Either the regime will suppress the unrest, possibly by ever more brutal means, as happened in Iran in 2009; or the uprising will spiral out of control and the regime will implode, with unpredictable consequences, as in Tunisia. In this latter scenario, one outcome could be a military takeover in the name of national salvation. It has happened before in Egypt, in 1952, when the Free Officers Movement forced King Farouk to abdicate. If it happened again, the US might be expected to endorse it.
That's because, in the final analysis, the US needs a friendly government in Cairo more than it needs a democratic one. Whether the issue is Israel-Palestine, Hamas and Gaza, Lebanon, Iran, security for Gulf oil supplies, Sudan, or the spread of Islamist fundamentalist ideas, Washington wants Egypt, the Arab world's most populous and influential country, in its corner. That's the political and geostrategic bottom line. In this sense, Egypt's demonstrators are not just fighting the regime. They are fighting Washington, too.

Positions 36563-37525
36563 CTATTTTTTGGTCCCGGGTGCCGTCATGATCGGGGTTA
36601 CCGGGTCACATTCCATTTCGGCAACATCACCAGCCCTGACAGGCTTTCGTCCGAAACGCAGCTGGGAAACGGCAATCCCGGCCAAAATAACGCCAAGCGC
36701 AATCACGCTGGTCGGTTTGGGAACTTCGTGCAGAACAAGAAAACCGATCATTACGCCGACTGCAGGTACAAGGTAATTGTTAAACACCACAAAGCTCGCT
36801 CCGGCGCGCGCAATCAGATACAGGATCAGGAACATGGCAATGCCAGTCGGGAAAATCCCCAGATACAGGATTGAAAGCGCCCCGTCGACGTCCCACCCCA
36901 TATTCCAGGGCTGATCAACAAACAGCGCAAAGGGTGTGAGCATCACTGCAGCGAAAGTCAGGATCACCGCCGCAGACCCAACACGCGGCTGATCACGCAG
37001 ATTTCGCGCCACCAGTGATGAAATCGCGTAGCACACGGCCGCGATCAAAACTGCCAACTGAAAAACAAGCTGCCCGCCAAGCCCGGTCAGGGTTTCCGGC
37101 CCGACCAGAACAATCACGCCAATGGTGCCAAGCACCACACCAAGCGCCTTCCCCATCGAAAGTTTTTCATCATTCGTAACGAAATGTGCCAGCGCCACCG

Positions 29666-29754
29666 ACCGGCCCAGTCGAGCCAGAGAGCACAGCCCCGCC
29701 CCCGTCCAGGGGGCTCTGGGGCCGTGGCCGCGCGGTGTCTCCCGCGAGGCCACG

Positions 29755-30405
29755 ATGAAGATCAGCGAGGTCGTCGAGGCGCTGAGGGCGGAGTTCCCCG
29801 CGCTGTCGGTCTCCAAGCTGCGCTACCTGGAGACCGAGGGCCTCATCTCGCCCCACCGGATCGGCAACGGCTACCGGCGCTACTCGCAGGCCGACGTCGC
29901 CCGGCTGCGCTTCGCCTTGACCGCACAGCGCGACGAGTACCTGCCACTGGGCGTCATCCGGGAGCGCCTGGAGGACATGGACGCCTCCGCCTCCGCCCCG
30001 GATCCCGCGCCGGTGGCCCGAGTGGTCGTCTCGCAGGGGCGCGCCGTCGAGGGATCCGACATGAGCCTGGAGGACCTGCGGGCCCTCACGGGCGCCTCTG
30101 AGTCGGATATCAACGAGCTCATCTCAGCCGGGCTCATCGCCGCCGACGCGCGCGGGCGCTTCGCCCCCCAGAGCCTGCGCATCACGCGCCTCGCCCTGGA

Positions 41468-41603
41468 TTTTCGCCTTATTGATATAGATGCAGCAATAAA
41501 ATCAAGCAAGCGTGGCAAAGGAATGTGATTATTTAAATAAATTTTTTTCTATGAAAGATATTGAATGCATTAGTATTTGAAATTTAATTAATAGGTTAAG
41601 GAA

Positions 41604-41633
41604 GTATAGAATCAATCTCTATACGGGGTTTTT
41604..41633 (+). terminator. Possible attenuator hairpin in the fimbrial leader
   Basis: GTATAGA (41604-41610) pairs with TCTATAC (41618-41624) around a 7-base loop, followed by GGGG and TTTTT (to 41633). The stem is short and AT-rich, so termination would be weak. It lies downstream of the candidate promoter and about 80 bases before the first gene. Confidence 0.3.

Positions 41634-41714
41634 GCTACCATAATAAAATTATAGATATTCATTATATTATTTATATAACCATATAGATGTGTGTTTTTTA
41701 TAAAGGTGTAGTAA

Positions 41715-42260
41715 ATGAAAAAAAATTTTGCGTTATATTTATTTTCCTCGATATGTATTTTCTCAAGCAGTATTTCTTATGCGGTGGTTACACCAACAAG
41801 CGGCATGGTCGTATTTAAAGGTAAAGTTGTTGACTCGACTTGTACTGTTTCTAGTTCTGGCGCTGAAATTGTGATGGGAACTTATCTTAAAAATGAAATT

29 January 2011
O! say does that star-spangled banner yet wave, O'er the land of the free and the home of the brave?
Realpolitik on Egypt: